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23 pages, 8204 KiB  
Article
A Multivariable Method for Calculating Failure Probability of Aeroengine Rotor Disk
by Guo Li, Junbo Liu, Liu Yang, Huimin Zhou and Shuiting Ding
Aerospace 2023, 10(3), 296; https://doi.org/10.3390/aerospace10030296 - 16 Mar 2023
Viewed by 1263
Abstract
The probabilistic damage tolerance analysis of aeroengine rotor disks is essential for determining if the disk is safe. To calculate the probability of failure, the numerical integration method is efficient if the integral formula of the probability density function is known. However, obtaining [...] Read more.
The probabilistic damage tolerance analysis of aeroengine rotor disks is essential for determining if the disk is safe. To calculate the probability of failure, the numerical integration method is efficient if the integral formula of the probability density function is known. However, obtaining an accurate integral formula for aeroengine disks is generally complicated due to their complex failure mechanism. This article proposes a multivariable numerical integral method for calculating the probability of failure. Three random variables (initial defect length a, life scatter factor S, and stress scatter factor B) are considered. A compressor disk model is evaluated. The convergence, efficiency, and accuracy of the proposed method are compared with the Monte Carlo simulation and importance sampling method. The results show that the integral-based method is 100 times more efficient under the same convergence and accuracy conditions. Full article
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15 pages, 1509 KiB  
Article
Risk Management of Safety for Flight Training in Air Forces
by Wen-Kai K. Hsu, Ming-Hung Shu, Yu-Che Liu and To-Cheng Wang
Aerospace 2022, 9(10), 558; https://doi.org/10.3390/aerospace9100558 - 27 Sep 2022
Cited by 4 | Viewed by 1952
Abstract
Risk management has been an essential issue in the evolution of air-force flight safety. In this paper, the investigated risk management of air-force flight training in the Gangshan airbase, Republic of China (ROC) is the main field of study. The main goal of [...] Read more.
Risk management has been an essential issue in the evolution of air-force flight safety. In this paper, the investigated risk management of air-force flight training in the Gangshan airbase, Republic of China (ROC) is the main field of study. The main goal of this paper is to conduct a series of risk identification and assessments of the flight training. Firstly, the 16 risk factors (RFs) of flight training were identified according to the related studies of flight safety and risk and three experts’ interviews. Then, we created a fuzzy-analytic hierarchy process questionnaire and interviewed 20 flight instructors to obtain the weight of likelihood and consequence of the 16 RFs. Furthermore, a sequential assessment of the risk matrix was constructed to classify the 16 RFs into four groups, namely, extreme risk, high risk, medium risk, and low risk. As the results of the revised risk matrix, we provided four suggestions for the improvement of flight-training policy. These suggestions not only can facilitate the Gangshan airbase to smoothly transfer and reduce the deadly risk of flight training, but also provide exemplary risk management for other similar airbases. Full article
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Review

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14 pages, 2572 KiB  
Review
An Analytical Study of the Elements of Airworthiness Certification Technology Based on the Development of the Conversion of Diesel Engines for Vehicles to Aviation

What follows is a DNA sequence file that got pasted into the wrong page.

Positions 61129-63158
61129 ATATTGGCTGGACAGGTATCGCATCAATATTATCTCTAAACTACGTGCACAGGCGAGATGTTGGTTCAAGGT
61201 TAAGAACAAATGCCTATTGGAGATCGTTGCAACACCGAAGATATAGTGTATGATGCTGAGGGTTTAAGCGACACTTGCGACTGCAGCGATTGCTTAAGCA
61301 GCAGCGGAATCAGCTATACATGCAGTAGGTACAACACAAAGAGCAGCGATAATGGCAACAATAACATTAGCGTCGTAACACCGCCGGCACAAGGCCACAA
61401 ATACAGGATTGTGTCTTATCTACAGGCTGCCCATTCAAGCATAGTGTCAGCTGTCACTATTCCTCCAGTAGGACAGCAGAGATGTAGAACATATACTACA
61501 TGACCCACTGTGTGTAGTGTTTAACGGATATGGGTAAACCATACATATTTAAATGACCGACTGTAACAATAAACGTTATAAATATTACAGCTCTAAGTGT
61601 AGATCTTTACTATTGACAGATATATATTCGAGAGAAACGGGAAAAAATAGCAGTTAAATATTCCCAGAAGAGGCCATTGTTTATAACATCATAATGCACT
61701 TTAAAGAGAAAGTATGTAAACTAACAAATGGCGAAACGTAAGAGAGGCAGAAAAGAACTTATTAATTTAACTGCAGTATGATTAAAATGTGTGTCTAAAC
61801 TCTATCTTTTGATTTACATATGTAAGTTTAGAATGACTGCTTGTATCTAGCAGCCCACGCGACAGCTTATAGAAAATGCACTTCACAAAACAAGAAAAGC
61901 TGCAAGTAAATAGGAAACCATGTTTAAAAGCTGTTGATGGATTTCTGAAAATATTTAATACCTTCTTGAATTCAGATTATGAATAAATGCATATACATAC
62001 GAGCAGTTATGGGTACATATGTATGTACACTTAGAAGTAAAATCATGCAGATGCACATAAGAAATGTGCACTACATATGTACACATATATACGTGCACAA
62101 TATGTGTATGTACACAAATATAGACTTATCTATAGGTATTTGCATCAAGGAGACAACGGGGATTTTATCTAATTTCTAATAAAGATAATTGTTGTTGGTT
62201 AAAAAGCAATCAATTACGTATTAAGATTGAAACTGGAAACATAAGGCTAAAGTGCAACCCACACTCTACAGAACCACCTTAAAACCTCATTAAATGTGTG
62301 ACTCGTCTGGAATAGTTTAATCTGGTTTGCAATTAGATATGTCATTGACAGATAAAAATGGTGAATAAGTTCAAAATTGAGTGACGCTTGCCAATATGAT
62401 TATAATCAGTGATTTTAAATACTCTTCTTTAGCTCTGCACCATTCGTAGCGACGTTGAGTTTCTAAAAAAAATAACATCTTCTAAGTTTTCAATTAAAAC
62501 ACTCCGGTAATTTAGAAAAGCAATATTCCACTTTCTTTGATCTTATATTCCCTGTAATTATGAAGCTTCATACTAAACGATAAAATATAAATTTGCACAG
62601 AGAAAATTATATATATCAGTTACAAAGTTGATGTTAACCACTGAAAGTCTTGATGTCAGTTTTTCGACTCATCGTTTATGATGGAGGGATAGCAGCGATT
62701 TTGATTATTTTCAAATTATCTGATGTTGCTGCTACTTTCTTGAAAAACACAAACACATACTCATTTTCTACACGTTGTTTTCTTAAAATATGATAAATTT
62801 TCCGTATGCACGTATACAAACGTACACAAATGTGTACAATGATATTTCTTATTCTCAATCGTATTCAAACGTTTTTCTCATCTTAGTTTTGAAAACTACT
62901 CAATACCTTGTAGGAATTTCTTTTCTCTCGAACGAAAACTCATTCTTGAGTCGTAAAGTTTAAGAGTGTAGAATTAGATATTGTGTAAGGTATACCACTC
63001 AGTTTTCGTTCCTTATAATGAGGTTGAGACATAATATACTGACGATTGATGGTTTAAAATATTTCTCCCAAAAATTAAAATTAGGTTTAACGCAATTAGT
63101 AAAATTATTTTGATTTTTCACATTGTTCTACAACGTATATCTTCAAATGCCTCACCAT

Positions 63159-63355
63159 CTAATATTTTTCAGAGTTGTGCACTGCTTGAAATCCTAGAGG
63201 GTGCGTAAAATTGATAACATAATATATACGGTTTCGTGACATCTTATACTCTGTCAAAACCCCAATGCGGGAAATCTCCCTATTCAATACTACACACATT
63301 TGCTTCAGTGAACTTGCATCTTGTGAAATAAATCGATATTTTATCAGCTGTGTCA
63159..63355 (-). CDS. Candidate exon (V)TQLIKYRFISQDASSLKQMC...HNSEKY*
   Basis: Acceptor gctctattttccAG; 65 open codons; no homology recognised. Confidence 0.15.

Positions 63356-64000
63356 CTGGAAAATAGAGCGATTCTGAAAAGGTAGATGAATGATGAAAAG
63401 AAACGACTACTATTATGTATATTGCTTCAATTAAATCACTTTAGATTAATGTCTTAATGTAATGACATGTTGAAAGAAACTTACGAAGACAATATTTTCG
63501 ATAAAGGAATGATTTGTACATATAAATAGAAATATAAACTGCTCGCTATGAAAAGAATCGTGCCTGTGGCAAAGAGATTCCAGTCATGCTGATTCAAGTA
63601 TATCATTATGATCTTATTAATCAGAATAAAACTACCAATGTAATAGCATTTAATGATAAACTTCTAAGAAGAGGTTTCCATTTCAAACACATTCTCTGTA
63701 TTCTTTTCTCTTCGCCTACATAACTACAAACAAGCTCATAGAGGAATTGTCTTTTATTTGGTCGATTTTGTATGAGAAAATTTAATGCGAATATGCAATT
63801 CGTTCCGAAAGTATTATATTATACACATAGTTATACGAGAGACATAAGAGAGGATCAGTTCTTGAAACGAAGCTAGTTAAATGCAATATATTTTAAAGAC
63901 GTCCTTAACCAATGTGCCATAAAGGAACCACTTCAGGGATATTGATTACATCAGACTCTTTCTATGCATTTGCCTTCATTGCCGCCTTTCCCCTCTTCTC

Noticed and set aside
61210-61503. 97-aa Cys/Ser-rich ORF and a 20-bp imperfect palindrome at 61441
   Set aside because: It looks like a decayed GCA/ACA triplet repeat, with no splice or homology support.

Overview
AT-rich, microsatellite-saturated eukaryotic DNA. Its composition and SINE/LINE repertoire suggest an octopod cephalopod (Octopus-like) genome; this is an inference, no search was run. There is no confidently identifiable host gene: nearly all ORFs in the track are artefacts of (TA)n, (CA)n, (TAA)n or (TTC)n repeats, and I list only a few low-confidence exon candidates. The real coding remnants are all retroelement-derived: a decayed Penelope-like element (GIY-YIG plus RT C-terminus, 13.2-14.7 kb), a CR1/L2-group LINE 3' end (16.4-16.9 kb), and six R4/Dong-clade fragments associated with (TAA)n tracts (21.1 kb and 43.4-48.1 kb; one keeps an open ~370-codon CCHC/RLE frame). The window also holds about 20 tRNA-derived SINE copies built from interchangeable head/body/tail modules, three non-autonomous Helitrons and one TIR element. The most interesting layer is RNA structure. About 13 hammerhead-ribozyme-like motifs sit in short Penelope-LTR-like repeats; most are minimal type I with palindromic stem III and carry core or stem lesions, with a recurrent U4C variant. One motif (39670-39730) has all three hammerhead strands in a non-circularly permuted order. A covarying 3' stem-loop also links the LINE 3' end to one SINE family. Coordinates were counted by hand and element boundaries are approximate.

by Junwoo Lim, Seangwock Lee, Jaeyeop Chung, Youngwan Kim and Giyoung Park
Aerospace 2023, 10(9), 738; https://doi.org/10.3390/aerospace10090738 - 22 Aug 2023
Viewed by 1180
Abstract
Aircraft reciprocating engines have been in operation over the past 100 years, which is a testament to their high levels of reliability and stability. Compared to turbine engines, reciprocating engines are at a disadvantage when it comes to high-speed flight. Nevertheless, they are [...] Read more.
Aircraft reciprocating engines have been in operation over the past 100 years, which is a testament to their high levels of reliability and stability. Compared to turbine engines, reciprocating engines are at a disadvantage when it comes to high-speed flight. Nevertheless, they are widely used mainly for small aircraft thanks to their high specific power or power-to-weight ratio. Considering that propulsion systems account for approximately 40% of the aircraft price, lightness and high performance are key attributes of aircraft to achieve longer endurance. With the advantages offered by diesel engines, such as fuel economy, less maintenance, and a long lifespan, many attempts have been made to mount automotive diesel engines on urban air mobility and light aircraft. Recognizing advanced automotive diesel technology, where the power-to-weight ratio of the diesel engine is approximately 1 PS/kg, we analyzed a case where an automobile engine was converted for use in an aircraft. We focused on the Mercedes-Benz OM640 and the Austro AE300 and disassembled the two engines for comparative analysis. We then classified the engine components modified for aircraft use by (1) defining the major engine parts as fixed and alteration ones; (2) identifying the airworthiness-related alteration parts; and (3) categorizing the conversion purposes into classes A, B, and C. Components under class A were further categorized into subgroups in accordance with the airworthiness certification specifications outlined by the European Union Aviation Safety Agency. This helped determine the corresponding airworthiness standards for each subgroup. An inspection of the oil supply system revealed the need to apply safety wiring for some components to prevent possible oil leakages, which can be caused by the pressure difference with increasing altitude. Moreover, given that sensor manufacturers are required to present guidelines for sensor redundancy through numerous designs and tests and secure single-fault tolerance, we established criteria for selecting and applying sensors and separating sensors that must be made redundant from ones that are not subject to sensor redundancy. Full article